Captain Forsyth, in his High land of Central India, described the Sal woods of the Kanha reserve as follows:

“Throughout the summer, the glossy dark-green foliage of sal reflects the light in a thousand tints, and first when all other vegetation is at its worst, a few weeks before the gates of heaven are opened in the annual monsoon, the sal selects its opportunity of bursting into a fresh garment of the brightest and softest green.”

In Sri Lanka, Thailand and other Buddhist countries there is confusion as to the identity of the sal tree. What is called “sal” in Sri Lanka and Thailand is a beautiful tree with many large fragrant pink flowers and large, melon-size woody round fruits hanging from its trunk and branches. This is not Shorea robusta; instead, it is the cannonball tree, Couroupita guianensis, native to the jungles of Northeastern South America. It was introduced to Asia in colonial times, probably as a curiosity by the plant loving Victorian British. It is quite a different tree from the sal tree that grows in northern India and Nepal and is not related to it. There are no reports of cannonball trees forming groves and they are not growing in the wild in Asia. It is not possible to stay under a cannonball tree because of the heavy fruits falling down and the fallen, rotting flowers forming a slippery sludge on the forest floor.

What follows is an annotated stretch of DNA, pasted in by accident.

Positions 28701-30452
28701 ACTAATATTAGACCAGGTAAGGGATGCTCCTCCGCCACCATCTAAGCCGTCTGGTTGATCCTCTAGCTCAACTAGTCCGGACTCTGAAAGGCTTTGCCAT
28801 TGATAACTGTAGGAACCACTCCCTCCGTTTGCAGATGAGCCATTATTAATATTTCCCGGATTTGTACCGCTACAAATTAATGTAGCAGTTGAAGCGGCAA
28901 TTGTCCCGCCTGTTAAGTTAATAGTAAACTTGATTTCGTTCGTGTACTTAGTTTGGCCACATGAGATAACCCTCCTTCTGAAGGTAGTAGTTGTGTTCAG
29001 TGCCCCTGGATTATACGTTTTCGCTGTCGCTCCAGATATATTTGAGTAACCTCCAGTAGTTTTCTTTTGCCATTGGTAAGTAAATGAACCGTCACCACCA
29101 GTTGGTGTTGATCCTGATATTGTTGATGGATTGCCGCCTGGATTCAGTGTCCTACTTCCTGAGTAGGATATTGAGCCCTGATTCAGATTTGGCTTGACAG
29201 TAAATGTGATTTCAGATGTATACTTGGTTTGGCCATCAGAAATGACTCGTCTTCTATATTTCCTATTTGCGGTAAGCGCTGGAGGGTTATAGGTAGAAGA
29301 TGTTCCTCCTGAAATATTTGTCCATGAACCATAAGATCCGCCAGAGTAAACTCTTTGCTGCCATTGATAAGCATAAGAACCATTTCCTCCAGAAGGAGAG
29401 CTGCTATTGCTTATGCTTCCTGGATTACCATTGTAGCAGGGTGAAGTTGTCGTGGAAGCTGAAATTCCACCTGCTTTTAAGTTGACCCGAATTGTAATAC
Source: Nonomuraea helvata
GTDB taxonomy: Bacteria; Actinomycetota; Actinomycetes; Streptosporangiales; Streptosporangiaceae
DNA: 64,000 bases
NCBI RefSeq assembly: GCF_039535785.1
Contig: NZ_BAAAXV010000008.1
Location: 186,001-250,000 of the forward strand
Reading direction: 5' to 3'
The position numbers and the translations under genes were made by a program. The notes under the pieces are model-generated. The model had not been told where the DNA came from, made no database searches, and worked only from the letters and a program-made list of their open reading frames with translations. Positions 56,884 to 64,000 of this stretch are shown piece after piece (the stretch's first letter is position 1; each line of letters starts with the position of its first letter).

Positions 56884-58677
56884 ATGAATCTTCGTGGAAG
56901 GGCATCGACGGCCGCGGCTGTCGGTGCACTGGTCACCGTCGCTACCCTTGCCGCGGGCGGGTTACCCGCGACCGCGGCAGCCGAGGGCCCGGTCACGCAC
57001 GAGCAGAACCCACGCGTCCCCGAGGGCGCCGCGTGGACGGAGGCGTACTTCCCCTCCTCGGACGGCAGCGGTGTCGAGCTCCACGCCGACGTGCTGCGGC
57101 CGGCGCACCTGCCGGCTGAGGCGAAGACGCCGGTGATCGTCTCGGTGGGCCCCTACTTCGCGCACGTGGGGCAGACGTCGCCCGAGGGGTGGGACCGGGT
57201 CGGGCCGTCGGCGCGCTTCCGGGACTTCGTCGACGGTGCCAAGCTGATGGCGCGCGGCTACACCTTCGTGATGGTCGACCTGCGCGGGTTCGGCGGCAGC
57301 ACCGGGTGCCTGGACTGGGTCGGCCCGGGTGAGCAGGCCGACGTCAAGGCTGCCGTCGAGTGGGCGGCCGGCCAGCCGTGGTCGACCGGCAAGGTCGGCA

—Bhikkhu Nyanatusita

From Impermanence to Liberation

Buddha’s contemporaries like Heraclites saw the impermanence of everything and said that one cannot step into the same river twice. We don’t really know anything else they may have said about impermanence, nor do we know what they did with their knowledge of impermanence. Mere theoretical knowledge of impermanence does not do anything for us, unless it is used for some purpose. The ancient Greeks seem to have stopped right there, apparently without knowing what to do with this knowledge.